'Beyond A Reasonable Doubt': Soft-Boiled, By Kurt Loder

An undercooked crime flick whose real mystery is why it was made.

The only thing that distinguishes "Beyond a Reasonable Doubt" from the cheesiest of TV cop-and-courtroom shows is the fact that you're expected to pay money to see it. It takes a brave man to dare to attempt a remake of even a lesser film noir by the great Fritz Lang, and director Peter Hyams is obviously that man. He's just as obviously not the right man.

Hyams is candid about wanting to appeal to a young demographic here, and this is the source of the movie's problems. The characters in the old noir films of the '40s and '50s had mileage on them — they had a past; they'd lived, often disreputably. Casting Jesse Metcalfe, of "Desperate Housewives," in the lead role of a sharp reporter out to bust a crooked DA is like asking Lance Bass to play Robert Mitchum. True, Metcalfe's character, C.J. Nicholas, is a standard TV news hunk (the original film was set in the harder-boiled world of newspapers); but still, his yogurty persona is as far from noir as you can get without spending a day at the beach. And this presents co-star Amber Tamblyn ("Sisterhood of the Traveling Pants") with a challenge she's really not up to. She plays Ella Crystal, an assistant district attorney whose dodgy boss is the man C.J. has in his sights. But after Ella falls for C.J. with a mystifying instantaneousness (we wonder if she hasn't been too long at the beach herself), and her sudden squeeze gets drawn ever closer toward what could be his doom, she's left with little to do but act increasingly distressed. As are we.

The story at least has a durable cleverness. C.J. suspects the D.A., Mark Hunter (Michael Douglas), of having rigged evidence in every one of the murder convictions he's obtained over the years — high-profile wins that he now hopes will propel him to the governorship of Louisiana. (The movie is set in Shreveport.) To test this theory, C.J. enlists the help of a news colleague named Corey (Joel Moore) in setting up a series of fake circumstantial clues in the town's latest murder case — all of which point to C.J. Corey documents each step of this scheme on video. And sure enough, after C.J. is arrested and put on trial for his life, Hunter, at the last minute, fabricates a piece of damning hard evidence of his guilt. At this point, Corey is supposed to come running into court brandishing a DVD demonstrating how all the circumstantial clues were contrived, thus getting C.J. off the hook and nailing Hunter to the wall. But when the crucial moment arrives, Corey is nowhere to be seen. Where could he be? (Spoiler: He's been swept up in a 1970s-style car chase of the most leadenly perfunctory sort.)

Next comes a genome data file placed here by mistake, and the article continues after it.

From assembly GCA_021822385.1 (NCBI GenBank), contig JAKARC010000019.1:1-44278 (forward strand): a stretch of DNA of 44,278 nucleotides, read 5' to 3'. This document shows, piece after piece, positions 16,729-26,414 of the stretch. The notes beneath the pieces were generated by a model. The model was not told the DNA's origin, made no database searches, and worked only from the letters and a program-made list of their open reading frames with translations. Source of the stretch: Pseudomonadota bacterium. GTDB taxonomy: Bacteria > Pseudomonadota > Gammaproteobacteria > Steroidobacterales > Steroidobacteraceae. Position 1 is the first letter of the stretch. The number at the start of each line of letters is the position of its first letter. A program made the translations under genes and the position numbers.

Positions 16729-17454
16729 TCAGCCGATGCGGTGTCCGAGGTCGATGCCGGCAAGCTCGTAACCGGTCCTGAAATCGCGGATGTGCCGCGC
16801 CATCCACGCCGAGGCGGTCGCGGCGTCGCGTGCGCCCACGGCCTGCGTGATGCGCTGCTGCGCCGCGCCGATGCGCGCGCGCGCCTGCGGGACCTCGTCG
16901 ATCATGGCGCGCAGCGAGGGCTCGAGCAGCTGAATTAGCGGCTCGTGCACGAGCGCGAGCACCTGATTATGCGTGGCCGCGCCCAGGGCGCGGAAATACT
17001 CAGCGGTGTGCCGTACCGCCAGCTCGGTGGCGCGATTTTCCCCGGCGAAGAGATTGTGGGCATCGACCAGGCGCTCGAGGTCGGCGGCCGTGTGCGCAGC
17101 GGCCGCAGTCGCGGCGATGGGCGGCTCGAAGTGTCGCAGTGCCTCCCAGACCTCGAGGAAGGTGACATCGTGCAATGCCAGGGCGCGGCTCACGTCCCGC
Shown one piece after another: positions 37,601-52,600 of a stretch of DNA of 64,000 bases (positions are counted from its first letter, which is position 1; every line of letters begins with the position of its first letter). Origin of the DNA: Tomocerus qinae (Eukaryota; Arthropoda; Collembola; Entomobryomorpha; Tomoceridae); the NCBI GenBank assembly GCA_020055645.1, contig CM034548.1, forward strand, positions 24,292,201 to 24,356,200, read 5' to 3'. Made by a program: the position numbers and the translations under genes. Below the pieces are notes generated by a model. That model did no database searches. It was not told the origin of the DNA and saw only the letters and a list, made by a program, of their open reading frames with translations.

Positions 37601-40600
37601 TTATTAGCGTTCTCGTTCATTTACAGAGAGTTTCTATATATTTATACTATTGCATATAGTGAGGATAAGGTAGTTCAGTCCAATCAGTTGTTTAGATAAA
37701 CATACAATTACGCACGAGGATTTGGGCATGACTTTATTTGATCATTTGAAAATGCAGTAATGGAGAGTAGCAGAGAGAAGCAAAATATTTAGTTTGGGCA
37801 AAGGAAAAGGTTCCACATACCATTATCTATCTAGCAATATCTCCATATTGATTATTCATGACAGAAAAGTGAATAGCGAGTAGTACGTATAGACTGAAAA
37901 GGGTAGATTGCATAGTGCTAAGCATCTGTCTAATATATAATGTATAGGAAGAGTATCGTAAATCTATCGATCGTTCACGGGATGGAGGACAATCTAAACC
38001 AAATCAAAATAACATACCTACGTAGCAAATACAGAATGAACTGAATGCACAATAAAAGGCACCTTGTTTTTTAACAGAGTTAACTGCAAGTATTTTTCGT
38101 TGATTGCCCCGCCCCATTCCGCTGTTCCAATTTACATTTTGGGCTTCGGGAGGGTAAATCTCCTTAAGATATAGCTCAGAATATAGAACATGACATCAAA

So Hunter sends yet another innocent man to death row. Or does he? The movie's artfully kinked ending, while no longer entirely fresh, does provide a certain formal satisfaction — although by the time it arrives, we barely care.

The most entertaining thing about this misbegotten enterprise is to be found in the movie's production notes. There, Michael Douglas, the wily old pro, cheerfully explains what drew him to this picture: His role, it turns out, was written in such a way that it would require very little of his actual presence on the set — he could be in and out and cashing the check before anyone noticed he hadn't returned from the craft-services table. Very clever. And I suppose we should be happy that we're only being asked to shell out a tiny fraction of his big-star fee for a ticket. On the other hand, we don't have to shell out anything at all.

Don't miss Kurt Loder's reviews of "Whiteout," "The Informant!," "Jennifer's Body" and "The Burning Plain," also in theaters this week.

Check out everything we've got on "Beyond a Reasonable Doubt."

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